Rape has been used throughout history as a weapon of war. I never thought I would have something in common with women in Rwanda — before all this, I didn’t know that a country called Rwanda existed — and now I am linked to them in the worst possible way, as a victim of a war crime that is so hard to talk about that no one in the world was prosecuted for committing it until just 16 years before Daesh came to Sinjar.
On the lower floor, a militant was registering the transactions in a book, writing down our names and the names of the militants who took us. I thought about being taken by Salwan, how strong he looked and how easily he could crush me with his bare hands. No matter what he did, and no matter how much I resisted, I would never be able to fight him off. He smelled of rotten eggs and cologne.
I was looking at the floor, at the feet and ankles of the militants and girls who walked by me. In the crowd, I saw a pair of men’s sandals and ankles that were skinny, almost womanly, and before I could think about what I was doing, I flung myself toward those feet. I started begging. “Please, take me with you,” I said.
“Do whatever you want, I just can’t go with this giant.” I don’t know why the thin guy agreed, but taking one look at me, he turned to Salwan and said, “She’s mine.” Salwan didn’t argue. The skinny man was a judge in Mosul, and no one disobeyed him. I followed the thin man to the desk. “What’s your name?” he asked me. He spoke in a soft but unkind voice.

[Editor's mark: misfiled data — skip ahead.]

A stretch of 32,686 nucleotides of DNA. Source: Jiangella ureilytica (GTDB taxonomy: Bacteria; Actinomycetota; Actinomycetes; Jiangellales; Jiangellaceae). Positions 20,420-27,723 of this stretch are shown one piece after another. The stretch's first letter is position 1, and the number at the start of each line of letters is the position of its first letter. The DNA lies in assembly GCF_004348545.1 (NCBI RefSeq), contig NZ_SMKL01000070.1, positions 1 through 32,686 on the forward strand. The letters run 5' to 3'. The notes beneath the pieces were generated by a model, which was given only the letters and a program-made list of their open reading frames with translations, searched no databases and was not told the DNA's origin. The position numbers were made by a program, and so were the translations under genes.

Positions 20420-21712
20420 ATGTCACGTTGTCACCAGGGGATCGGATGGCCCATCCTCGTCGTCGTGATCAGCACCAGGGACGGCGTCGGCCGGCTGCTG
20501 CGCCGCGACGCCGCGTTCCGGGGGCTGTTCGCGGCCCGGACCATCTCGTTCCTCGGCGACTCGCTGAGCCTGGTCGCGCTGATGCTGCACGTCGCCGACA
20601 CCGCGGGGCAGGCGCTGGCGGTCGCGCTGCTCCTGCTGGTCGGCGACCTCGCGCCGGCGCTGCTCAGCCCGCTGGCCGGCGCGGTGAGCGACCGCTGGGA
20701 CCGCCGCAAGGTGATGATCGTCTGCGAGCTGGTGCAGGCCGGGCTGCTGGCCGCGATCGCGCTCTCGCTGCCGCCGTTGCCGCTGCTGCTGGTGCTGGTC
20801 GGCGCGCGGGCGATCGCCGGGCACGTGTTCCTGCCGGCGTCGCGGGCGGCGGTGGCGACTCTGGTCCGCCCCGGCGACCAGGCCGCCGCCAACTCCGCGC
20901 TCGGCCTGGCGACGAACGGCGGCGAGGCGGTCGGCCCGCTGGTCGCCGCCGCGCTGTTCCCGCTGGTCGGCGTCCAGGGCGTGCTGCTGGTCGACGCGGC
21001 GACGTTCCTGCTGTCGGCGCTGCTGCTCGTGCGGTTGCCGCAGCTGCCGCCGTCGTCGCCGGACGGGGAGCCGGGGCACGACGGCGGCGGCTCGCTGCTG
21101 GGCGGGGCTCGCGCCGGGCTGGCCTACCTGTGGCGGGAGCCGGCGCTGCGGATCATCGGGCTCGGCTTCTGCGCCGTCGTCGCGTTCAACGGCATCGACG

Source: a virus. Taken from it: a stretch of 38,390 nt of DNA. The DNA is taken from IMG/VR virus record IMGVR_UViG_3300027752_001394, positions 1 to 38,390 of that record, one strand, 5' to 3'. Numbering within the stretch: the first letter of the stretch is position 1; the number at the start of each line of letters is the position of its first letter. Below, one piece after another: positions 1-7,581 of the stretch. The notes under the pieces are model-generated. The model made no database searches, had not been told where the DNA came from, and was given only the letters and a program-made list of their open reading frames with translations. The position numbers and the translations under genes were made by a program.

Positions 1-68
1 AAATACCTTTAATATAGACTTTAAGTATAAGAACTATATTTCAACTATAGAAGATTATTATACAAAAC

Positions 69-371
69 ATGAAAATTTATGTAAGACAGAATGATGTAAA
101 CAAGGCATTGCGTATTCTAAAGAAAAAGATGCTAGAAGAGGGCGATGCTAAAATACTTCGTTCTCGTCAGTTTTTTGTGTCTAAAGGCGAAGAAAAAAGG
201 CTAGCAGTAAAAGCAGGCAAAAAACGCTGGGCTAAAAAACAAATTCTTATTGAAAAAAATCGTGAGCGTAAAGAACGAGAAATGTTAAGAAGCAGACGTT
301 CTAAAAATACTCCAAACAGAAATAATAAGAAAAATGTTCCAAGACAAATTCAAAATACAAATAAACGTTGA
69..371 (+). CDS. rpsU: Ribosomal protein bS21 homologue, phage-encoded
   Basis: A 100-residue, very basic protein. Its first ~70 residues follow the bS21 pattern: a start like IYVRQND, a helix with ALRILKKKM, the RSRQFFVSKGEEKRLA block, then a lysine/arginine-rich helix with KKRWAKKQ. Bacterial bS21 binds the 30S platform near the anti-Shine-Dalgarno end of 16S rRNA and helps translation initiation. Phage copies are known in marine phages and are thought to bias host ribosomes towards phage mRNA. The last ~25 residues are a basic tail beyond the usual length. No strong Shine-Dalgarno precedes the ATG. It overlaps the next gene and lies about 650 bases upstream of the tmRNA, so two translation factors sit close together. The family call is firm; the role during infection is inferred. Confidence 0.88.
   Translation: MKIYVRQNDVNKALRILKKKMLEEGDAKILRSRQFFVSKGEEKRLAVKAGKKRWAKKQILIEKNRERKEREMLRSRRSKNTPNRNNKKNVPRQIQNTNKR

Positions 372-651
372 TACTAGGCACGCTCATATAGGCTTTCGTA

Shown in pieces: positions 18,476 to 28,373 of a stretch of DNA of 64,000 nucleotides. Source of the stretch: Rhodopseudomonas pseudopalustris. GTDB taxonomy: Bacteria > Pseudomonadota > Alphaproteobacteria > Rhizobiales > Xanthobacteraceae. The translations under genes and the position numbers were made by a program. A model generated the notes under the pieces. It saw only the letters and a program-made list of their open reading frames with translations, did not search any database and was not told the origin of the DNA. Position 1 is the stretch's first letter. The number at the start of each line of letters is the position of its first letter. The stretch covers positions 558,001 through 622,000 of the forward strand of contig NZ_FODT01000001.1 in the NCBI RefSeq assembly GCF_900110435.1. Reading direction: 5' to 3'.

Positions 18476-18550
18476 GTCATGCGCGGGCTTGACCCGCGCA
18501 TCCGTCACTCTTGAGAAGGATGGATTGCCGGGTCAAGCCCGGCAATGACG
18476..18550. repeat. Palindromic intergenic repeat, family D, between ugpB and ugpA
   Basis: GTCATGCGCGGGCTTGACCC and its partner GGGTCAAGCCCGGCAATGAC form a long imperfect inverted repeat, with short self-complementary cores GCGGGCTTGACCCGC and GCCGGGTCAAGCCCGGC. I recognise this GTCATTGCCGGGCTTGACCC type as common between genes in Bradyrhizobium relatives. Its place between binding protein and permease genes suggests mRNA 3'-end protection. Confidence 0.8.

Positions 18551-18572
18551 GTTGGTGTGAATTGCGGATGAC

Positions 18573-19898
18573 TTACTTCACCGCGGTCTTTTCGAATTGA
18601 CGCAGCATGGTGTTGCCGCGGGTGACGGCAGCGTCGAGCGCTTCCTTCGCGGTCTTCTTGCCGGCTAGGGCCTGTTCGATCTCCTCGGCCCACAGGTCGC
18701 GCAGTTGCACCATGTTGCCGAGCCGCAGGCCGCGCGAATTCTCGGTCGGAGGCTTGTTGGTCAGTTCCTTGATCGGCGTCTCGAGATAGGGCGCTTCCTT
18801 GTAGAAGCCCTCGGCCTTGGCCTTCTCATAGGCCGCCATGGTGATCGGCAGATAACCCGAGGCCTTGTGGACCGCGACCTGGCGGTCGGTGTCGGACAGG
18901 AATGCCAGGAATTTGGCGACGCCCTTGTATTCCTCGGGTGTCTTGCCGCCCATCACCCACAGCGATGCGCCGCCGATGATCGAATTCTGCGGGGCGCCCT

“Nadia,” I said, and he turned to the registrar. The man seemed to recognise the militant right away and began recording our information. He said our names as he wrote them down — “Nadia, Hajji Salman” — and when he spoke the name of my captor, I thought I heard his voice waver a bit, as if he were scared, and I wondered if I had made a huge mistake.
Nadia Murad eventually escaped her Daesh captors. She was smuggled out of Iraq and in early 2015 went as a refugee to Germany. Later that year she began to campaign to raise awareness of human trafficking.
In November 2015, a year and three months after Daesh came to [my hometown] Kocho, I left Germany for Switzerland to speak to a UN forum on minority issues. It was the first time I would tell my story in front of a large audience. I wanted to talk about everything — the children who died of dehydration fleeing Daesh, the families still stranded on the mountain, the thousands of women and children who remained in captivity, and what my brothers saw at the site of the massacre.
I was only one of hundreds of thousands of Yazidi victims. My community was scattered, living as refugees inside and outside of Iraq, and Kocho was still occupied by Daesh. There was so much the world needed to hear about what was happening to Yazidis.